Property Taxes – 2023

Yesterday I made the mistake of trying to drink a cup of coffee and read my new 2022 home value at the same time.

After I finished choking and wiping the coffee off of my computer monitor, I started browsing social media to see if others were in the same boat as me. As expected there was a wide range of opinions, from one group being happy about the new higher value to others believing that council members were personally manipulating the entire North Texas real estate market to pay for cardboard recycling.

As I looked back through the history of my home value, I can say that it has consistently tracked with inflation since it was built in the late 70’s. It has doubled in value about every 20 years, which is reasonably healthy. From 2016-2022, it doubled in value again.

From a property tax perspective, that’s insane. One of the larger bills I have every year is my tax bill. Last year, I paid $5,860 in property taxes, and if rates remain unchanged, the 2023 estimate is $6,500, (and only because the Texas constitution caps it from going any higher). If this trajectory holds, I’m anticipating 10% growth in my taxes for four more years just to catch up to this year’s property value. That puts my 2026 tax bill at $9,516.65, or ~$800 a month. That’s higher than the principal part of my mortgage.

So who can fix this? Well, the City Council can help. We control the City tax rate. For anyone that wants to understand how the cycle of property value and tax rates works, here’s a diagram:

On council, I have a few major challenges that I’m trying to figure out how to work through this year. Here’s a list of problems and where I’m at on each of them. I want to stress as always that these are my personal opinions, they do not represent the entire council, and we haven’t voted on any of it yet. This is just a way for you to be able to get inside of my head, figure out what is driving my decision-making, and have an opportunity to steer me in another direction if you see something I’m either missing or thinking about incorrectly.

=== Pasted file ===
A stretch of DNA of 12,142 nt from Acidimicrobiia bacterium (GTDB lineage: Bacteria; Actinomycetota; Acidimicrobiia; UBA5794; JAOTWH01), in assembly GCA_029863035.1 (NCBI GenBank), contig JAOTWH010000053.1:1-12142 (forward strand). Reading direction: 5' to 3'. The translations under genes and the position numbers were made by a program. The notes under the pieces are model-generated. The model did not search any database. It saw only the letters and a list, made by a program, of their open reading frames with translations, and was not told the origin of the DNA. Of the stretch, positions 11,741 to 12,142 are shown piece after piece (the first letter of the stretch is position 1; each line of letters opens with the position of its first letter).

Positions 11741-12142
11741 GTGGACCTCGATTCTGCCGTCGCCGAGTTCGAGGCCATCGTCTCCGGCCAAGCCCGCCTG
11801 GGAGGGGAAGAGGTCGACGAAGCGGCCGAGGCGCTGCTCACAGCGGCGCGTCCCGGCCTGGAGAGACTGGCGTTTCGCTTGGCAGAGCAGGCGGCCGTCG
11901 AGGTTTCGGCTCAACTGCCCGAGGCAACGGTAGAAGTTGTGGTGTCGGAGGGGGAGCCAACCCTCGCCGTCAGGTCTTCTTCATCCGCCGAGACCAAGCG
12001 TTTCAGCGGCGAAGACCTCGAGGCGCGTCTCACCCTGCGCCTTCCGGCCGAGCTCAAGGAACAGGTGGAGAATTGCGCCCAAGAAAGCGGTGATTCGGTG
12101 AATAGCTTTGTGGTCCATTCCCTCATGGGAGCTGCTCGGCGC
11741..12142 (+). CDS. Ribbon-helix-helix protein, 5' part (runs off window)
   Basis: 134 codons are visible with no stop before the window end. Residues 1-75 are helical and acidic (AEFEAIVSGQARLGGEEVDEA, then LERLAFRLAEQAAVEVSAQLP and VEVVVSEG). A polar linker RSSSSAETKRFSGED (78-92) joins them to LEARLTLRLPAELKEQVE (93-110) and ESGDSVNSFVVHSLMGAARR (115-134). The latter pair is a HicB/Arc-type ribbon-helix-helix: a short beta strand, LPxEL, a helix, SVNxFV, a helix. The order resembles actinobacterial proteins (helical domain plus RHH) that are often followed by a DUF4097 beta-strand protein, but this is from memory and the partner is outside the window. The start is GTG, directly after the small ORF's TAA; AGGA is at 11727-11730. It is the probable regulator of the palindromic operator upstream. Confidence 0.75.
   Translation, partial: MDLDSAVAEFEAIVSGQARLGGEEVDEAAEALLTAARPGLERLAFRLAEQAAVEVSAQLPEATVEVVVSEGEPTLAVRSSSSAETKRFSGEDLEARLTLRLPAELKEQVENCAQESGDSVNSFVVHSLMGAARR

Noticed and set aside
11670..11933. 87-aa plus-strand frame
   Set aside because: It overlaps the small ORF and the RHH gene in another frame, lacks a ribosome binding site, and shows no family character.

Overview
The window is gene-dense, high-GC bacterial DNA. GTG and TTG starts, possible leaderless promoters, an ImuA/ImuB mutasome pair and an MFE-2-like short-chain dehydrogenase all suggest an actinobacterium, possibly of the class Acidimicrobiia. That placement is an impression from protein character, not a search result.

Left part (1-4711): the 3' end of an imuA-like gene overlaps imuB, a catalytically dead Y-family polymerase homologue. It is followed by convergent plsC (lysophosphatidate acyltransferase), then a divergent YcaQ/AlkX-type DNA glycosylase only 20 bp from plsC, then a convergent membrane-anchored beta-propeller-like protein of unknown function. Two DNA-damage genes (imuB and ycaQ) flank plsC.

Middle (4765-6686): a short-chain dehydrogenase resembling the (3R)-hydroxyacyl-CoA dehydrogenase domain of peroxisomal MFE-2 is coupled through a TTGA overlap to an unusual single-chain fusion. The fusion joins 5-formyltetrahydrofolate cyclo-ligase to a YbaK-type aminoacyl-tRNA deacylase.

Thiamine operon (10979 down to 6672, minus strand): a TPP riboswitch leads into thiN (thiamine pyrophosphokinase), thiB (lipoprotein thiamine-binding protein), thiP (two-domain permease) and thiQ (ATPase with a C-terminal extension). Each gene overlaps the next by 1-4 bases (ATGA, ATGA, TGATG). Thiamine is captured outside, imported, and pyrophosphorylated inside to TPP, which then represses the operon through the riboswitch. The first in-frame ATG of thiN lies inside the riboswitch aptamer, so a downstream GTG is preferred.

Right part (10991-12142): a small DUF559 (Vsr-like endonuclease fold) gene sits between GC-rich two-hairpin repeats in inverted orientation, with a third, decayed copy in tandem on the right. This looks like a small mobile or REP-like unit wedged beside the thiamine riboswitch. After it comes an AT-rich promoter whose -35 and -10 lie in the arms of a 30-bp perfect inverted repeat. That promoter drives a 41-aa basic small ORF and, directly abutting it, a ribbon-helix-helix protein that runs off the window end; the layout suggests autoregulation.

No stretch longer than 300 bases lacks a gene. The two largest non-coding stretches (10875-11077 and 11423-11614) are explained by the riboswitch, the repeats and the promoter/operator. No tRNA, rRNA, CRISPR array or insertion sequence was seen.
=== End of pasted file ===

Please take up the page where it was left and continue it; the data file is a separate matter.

• Inflation: Inflation ran about 8% last year. We have to figure out how to keep police and fire (among other city employees) generally paid a market wage. We must balance this with citizens’ right to not pay exorbitant taxes. Much like the 2014 recession recovery, we know that the public sector shouldn’t move faster than the market when it comes to cost of living adjustments (COLA) otherwise we become part of the inflationary problem. It’s a tough problem to crack and the timing is exceedingly difficult to get right.


      In my other life in the private sector, I’m keeping employee salaries up with inflation (8%) + merit (1-5%) so that I can keep my employees ahead of the curve. But that’s very different because it’s my money; paying public employees is done with your money. I try my best to keep that in mind.


    • Bond Program: If you’ll recall, Garland voters approved a $423 million, 7-year bond package back in May of 2019. Almost every bond-funded project is running 25%+ over in materials cost. You all have probably seen what’s happened with lumber, steel, and wood prices over the past three years.


      In 2019, we built a 23% price hike into every project to offset inflation over those 7 years, which we thought at the time was a bit of overkill. The economy blew through that in year 2.

      We’ve gotten creative and value-engineered a few things, looked for ways to alternatively source building materials, played with timelines and found ways to reduce costs in fixtures and furniture. But with land at all-time highs and commodity prices up 50%, something is going to have to give.